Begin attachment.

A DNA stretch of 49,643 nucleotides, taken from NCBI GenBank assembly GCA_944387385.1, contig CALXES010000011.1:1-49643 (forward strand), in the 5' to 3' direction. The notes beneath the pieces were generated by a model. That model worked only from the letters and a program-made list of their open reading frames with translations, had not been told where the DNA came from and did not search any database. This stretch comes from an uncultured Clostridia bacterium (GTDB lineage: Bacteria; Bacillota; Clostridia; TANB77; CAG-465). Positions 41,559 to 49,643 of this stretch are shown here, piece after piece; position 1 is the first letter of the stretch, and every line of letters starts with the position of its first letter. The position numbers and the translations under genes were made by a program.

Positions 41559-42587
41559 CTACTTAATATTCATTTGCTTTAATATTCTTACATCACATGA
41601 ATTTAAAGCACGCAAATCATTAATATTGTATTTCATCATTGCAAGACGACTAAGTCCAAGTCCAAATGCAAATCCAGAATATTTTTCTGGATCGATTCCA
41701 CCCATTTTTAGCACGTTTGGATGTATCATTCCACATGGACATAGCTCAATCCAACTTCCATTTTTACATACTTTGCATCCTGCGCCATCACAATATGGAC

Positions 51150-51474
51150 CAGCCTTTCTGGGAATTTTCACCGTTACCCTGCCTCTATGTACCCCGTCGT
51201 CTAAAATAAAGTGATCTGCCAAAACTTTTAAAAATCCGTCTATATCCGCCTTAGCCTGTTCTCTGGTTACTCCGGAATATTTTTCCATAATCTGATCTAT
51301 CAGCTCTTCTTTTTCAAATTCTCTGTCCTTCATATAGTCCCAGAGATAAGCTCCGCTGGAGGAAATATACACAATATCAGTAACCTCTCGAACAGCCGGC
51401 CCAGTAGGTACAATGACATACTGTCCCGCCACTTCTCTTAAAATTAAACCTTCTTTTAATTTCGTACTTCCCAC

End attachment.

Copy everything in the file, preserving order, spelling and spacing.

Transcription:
A DNA stretch of 49,643 nucleotides, taken from NCBI GenBank assembly GCA_944387385.1, contig CALXES010000011.1:1-49643 (forward strand), in the 5' to 3' direction. The notes beneath the pieces were generated by a model. That model worked only from the letters and a program-made list of their open reading frames with translations, had not been told where the DNA came from and did not search any database. This stretch comes from an uncultured Clostridia bacterium (GTDB lineage: Bacteria; Bacillota; Clostridia; TANB77; CAG-465). Positions 41,559 to 49,643 of this stretch are shown here, piece after piece; position 1 is the first letter of the stretch, and every line of letters starts with the position of its first letter. The position numbers and the translations under genes were made by a program.

Positions 41559-42587
41559 CTACTTAATATTCATTTGCTTTAATATTCTTACATCACATGA
41601 ATTTAAAGCACGCAAATCATTAATATTGTATTTCATCATTGCAAGACGACTAAGTCCAAGTCCAAATGCAAATCCAGAATATTTTTCTGGATCGATTCCA
41701 CCCATTTTTAGCACGTTTGGATGTATCATTCCACATGGACATAGCTCAATCCAACTTCCATTTTTACATACTTTGCATCCTGCGCCATCACAATATGGAC

Positions 51150-51474
51150 CAGCCTTTCTGGGAATTTTCACCGTTACCCTGCCTCTATGTACCCCGTCGT
51201 CTAAAATAAAGTGATCTGCCAAAACTTTTAAAAATCCGTCTATATCCGCCTTAGCCTGTTCTCTGGTTACTCCGGAATATTTTTCCATAATCTGATCTAT
51301 CAGCTCTTCTTTTTCAAATTCTCTGTCCTTCATATAGTCCCAGAGATAAGCTCCGCTGGAGGAAATATACACAATATCAGTAACCTCTCGAACAGCCGGC
51401 CCAGTAGGTACAATGACATACTGTCCCGCCACTTCTCTTAAAATTAAACCTTCTTTTAATTTCGTACTTCCCAC